Gotta run now, but I'll likely return to this problem tonight. Meanwhile, if anyone wants to test this, please go ahead. I'm especially interested in Mac and Linux reports.

16 Posted by Alistair Potts on 3 April 2008 | Permalink

Seems to be connected to the OS redraw event (I'm using Vista)

Here's what I did:
With IE running on your test page, I fired up Task Manager (show proesses for all users) and sort by CPU usage. As Windows does its many things, all the rows have to be rejiggled in Task Manager every couple of seconds (or whatever the interval is).

And every time it redraws the Task Manager pane, then a mousemove fires in IE.

Hope that helps!

17 Posted by Json on 3 April 2008 | Permalink

I am running both FireFox 2 and IE6 on Xp Pro with all service packs installed.
I do not seem to get the mousemove on either, but then again I stopped waiting after a few minutes.
One thing I DID notice: When I used Alt-Tab to switch between browsers, IE DID report a mouse move even though I did not move the mouse _ I just changed the Windows that had focus using the keyboard

18 Posted by Venkman on 3 April 2008 | Permalink

IE7 (7.0.5730.13) on XP SP 2.
An old Dell mouse with a generic MS driver which doesn't let me fix the polling rate (in case it matters).

The problem doesn't appear to occur. I've waited for maybe a couple of minutes.

What does happen is that two mousemove events are fired every time IE gains or loses focus (using Alt-Tab, not the mouse, of course). And I mean 2 for gaining focus and 2 for losing it.
In fact, I got IE7 on the background (mouse over that window) and I'm writing this on Fx3b5, if I press the "context menu key" on the keyboard a mousemove event is registered in IE7, when I press Esc, another one.
If I navigate the context menu with my keys, everytime I open or close a submenu, a mousemove event is registered in IE's window.


19 Posted by Peter Siewert on 3 April 2008 | Permalink

XPsp2 Pro
Could not reproduce issue in Opera 9.5 or IE 7.

Might the spurious events actually be comming from the mouse?
A test for someone how can reproduce the issue: if you swap your mouse for a different one (like an old analog ball mouse), does the frequency of the spurrious events change?

Some laser mice will occasionally send mouse events to the OS even if the mouse did not actually move.

20 Posted by Kevin Weibell on 3 April 2008 | Permalink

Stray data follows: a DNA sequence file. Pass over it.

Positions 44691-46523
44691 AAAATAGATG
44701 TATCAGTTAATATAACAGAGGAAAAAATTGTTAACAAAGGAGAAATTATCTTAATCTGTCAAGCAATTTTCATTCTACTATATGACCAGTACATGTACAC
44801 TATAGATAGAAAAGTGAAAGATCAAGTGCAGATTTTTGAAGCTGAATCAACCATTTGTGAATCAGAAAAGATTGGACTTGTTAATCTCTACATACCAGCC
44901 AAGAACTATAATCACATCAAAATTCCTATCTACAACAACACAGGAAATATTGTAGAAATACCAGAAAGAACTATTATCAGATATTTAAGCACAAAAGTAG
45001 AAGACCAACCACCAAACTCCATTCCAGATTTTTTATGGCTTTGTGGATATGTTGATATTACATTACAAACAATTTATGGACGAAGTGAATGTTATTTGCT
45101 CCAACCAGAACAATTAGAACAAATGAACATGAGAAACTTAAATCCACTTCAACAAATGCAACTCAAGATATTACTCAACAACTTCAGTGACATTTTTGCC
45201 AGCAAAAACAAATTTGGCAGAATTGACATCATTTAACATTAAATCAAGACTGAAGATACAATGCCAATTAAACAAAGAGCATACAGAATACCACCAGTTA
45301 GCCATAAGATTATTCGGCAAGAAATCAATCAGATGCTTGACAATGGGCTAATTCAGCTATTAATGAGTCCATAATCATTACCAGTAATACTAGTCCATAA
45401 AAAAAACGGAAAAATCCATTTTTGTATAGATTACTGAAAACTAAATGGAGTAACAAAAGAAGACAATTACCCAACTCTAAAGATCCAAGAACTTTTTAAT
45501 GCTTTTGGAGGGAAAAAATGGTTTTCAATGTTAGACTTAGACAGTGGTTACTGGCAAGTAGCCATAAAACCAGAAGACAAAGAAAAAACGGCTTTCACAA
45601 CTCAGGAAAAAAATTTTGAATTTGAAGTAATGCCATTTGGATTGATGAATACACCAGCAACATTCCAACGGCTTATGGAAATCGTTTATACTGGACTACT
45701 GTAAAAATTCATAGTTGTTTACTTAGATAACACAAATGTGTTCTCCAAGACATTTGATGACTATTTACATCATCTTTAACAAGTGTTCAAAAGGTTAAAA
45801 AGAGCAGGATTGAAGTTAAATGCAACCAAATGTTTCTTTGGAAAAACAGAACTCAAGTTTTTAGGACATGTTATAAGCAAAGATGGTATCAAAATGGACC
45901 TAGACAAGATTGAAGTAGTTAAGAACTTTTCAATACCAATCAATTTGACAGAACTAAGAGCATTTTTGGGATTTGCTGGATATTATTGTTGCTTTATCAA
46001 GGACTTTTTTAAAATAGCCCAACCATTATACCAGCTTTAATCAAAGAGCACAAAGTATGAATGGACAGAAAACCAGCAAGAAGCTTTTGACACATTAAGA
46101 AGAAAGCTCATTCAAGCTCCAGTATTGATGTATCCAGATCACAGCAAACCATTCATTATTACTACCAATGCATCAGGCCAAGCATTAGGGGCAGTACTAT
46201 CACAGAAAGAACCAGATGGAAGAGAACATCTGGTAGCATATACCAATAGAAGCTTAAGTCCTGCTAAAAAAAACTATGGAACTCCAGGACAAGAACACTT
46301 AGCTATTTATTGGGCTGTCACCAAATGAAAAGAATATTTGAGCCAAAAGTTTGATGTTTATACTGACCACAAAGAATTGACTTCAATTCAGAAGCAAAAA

I have opened Firefox 3b5, Opera 9.26, Safari 3.1 and IE7 next to each other (WinXP32 SP2 and all updates). Even when the windows are inactive, they fire the events as soon as the mouse hovers over the window.

Alt+Tab is indeed interesting: While Firefox doesn't show any strange behaviour, while Safari, Opera and IE do.
If the mouse is placed inside the window (document, not the toolbar), then a mouseover event is fired once in this browser when hitting Alt+Tab, even if it is not the currently focused window. The event is fired again when releasing Alt+Tab, no matter which window is now active. This does not always happen in Opera though (why not? Could not reproduce yet...)

21 Posted by David Storey on 3 April 2008 | Permalink

I've talked to a few people in Opera, and they don't know of any change, so I can only think it is either a hardware issue, an accidental regression or a long term bug that didn't show up for you in Merlin.

22 Posted by Wayne Pan on 7 April 2008 | Permalink

Here's something interesting:

OS X 10.5.2
Safari Version 3.1 (5525.13): mousemoveon events fire for document and window on keydown and again on key up if Safari is in focus.

However, for Firefox on the same computer this does not happen. But it does happen when you cmd-tab back to FF2. Odd indeed.

23 Posted by Nano. on 7 April 2008 | Permalink

I have seen also the triggering of the event once the Ctrl-Tab combination keys are pressed. IE7 Windows XP. But I think that even if the event is misleading triggered, if the coordinates of the mouse do not change, then we can trace it at the script level and behave correctly. Just my two cents.

24 Posted by Susan Shepherd on 9 April 2008 | Permalink

I tried your test and there wasn't anything buggy. But I got to your site since my mouse sometimes has a mind of its own, there are even times when the page I am writing at is moved downward as if someone was reading it in remote. I thank you for your blog since maybe it is a bug...BTW I am using a Windows XP OS